One other possible source of misregister on a hand fed press would be if the face of the gauge pin which the paper feeds up against, is not at an exact right angle with the platen. If that was the case, and one sheet happened to hit the gauge pin down low near the tympan, and another sheet happened to hit the pin up higher near the tongue, the position of the print on each sheet would be slightly different.

As Jim DiRisio said above, maybe you could get away without spreading the blue, and just do what we called “butt register,” where the colors just butt up against each other, (and hope you get a tiny bit of trap because the ink squeezes out on the paper a very small amount). If you do this though, I would think your platemaking process, or your engraving house’s platemaking process, would have to be very precisely calibrated so that the line thickness on your plates comes out to be EXACTLY the same as the line thickness on your art.

Thanks Guys,
Dick, it’s my own project. No sense in sending it out. The goal is to challenge myself and my press.


What’s the scale? That’s very important and is a piece of the puzzle which is missing before I would hazard advice.

Haven the piece measures as a rectangle (diamond) 4.5 x 5.5, as a square 4 x 4. The thickness of the bands are just over 1/2 inch. Looking for ideas.

One of our fellow printers wrote me regarding as simple system of getting imposition on press. Here are few pix from my collection of the process.


image: tranlucent poistioning 4.jpg

tranlucent poistioning 4.jpg

image: translucnet positiong 4.jpg

translucnet positiong 4.jpg

I wouldn’t personally try to mess with adjustable gauge pins and/or overlays for something like this. Too many variables.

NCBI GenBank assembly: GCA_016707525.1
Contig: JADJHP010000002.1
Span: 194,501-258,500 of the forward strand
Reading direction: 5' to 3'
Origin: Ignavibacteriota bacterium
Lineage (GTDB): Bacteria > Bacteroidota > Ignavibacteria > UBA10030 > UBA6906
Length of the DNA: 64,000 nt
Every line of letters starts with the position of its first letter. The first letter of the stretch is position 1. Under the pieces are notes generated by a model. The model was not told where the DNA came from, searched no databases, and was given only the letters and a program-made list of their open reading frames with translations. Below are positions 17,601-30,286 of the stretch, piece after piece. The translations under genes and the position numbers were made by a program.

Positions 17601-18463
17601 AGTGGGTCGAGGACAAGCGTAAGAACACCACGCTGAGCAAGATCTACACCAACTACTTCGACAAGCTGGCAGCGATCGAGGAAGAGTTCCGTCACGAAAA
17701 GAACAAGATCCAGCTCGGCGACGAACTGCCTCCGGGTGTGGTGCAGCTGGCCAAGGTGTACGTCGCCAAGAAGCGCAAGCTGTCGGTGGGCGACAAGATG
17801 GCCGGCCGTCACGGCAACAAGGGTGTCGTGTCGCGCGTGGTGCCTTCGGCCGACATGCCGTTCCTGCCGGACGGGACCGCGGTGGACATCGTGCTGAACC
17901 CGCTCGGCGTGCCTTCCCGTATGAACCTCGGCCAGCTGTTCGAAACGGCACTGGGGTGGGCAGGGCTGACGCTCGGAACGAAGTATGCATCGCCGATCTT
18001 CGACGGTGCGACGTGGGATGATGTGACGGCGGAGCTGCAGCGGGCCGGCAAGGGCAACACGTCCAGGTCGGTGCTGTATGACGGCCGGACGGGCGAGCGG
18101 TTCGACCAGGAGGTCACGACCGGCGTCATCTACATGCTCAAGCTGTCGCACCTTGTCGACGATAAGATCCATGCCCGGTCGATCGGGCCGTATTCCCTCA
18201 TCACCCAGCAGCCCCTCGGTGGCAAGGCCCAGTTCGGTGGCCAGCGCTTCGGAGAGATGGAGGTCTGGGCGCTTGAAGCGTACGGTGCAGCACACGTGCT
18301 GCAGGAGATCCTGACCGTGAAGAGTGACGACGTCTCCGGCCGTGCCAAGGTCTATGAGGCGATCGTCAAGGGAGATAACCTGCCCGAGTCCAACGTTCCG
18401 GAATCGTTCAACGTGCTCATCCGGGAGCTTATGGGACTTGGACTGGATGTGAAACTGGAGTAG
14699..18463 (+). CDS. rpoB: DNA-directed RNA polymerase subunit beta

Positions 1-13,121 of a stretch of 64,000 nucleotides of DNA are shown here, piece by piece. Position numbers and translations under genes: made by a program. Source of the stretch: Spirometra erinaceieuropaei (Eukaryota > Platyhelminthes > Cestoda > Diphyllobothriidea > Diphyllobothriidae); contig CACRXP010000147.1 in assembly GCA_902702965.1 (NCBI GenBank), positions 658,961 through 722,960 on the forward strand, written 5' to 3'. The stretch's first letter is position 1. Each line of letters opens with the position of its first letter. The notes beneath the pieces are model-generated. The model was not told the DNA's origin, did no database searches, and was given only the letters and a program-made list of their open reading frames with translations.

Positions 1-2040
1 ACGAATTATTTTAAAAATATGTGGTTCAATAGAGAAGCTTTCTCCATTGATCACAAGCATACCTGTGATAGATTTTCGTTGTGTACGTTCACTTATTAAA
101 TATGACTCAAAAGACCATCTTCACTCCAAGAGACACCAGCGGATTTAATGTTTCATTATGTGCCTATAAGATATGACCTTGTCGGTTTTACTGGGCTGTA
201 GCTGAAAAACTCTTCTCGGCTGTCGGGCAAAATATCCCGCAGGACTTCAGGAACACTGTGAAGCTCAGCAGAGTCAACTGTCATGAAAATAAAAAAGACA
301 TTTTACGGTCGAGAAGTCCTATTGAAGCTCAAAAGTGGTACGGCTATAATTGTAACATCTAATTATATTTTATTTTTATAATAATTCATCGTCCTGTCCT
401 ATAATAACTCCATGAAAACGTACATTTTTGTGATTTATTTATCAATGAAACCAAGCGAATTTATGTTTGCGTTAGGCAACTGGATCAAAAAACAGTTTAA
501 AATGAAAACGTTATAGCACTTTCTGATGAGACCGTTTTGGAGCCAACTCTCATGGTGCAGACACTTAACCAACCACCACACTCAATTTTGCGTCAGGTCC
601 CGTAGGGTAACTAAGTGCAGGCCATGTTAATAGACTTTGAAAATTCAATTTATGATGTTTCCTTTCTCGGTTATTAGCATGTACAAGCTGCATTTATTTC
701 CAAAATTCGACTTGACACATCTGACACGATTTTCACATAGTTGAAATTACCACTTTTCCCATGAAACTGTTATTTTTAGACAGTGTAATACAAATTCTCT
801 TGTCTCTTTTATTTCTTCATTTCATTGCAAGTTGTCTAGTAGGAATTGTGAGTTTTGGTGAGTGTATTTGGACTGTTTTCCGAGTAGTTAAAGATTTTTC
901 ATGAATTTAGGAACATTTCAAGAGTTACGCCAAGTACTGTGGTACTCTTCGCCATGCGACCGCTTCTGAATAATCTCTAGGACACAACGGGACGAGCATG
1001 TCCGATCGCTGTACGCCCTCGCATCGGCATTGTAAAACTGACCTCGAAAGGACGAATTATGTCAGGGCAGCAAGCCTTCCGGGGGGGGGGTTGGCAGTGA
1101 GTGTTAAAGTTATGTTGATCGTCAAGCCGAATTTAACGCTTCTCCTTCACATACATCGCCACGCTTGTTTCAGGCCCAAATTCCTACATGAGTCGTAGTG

I attached a photo. Here’s a small card printed on black museum board.
Wherever you see the red, there is actually gray behind it. Nailed it pretty much, can’t actually see the gray sticking out from behind it at all.
Slightly different trapping situation but I used locating marks to mount both plates and it did great. This was small but I’ve done it with up to 8x10 plates so you shouldn’t see an issue, I would think.

I don’t rely on eyesight or adjustments, but rather locating marks built into the plate around it. You will have to design your own, but some targets in a grid around the image at corners and centers in the traditional places should locate it for mounting pretty effectively. You’ll have to hit a mounting sheet hard enough that it does leave an indent. Then you can ‘fit’ the next plate into this indent, keyhole. Use some doublestick tape to hold it in place around the image. (The tape comes off later.)

I work with polymer, and for something like this it would probably be my preferred route to cuts.

image: IMG_0970.JPG


Steve…..I know that’s not your hand in the pictures, but if that person happened to tie string across the gripper bars to hold the paper down, his ring could easily get caught on the string. If he used weak string as he should, I know he could probably break the string by yanking his hand out, but stull, I wish people wouldn’t take chances like that.

Geoffrey to be fair, he doesn’t look like he’s feeding in that photo

If you create your art in Illustrator you can make your trap by adding a stroke. Make the objects touch with no stroke for kiss, or butt register. Add a stroke to both colors to create a trap. The stroke width equals the trap.

image: kisORtrap.jpg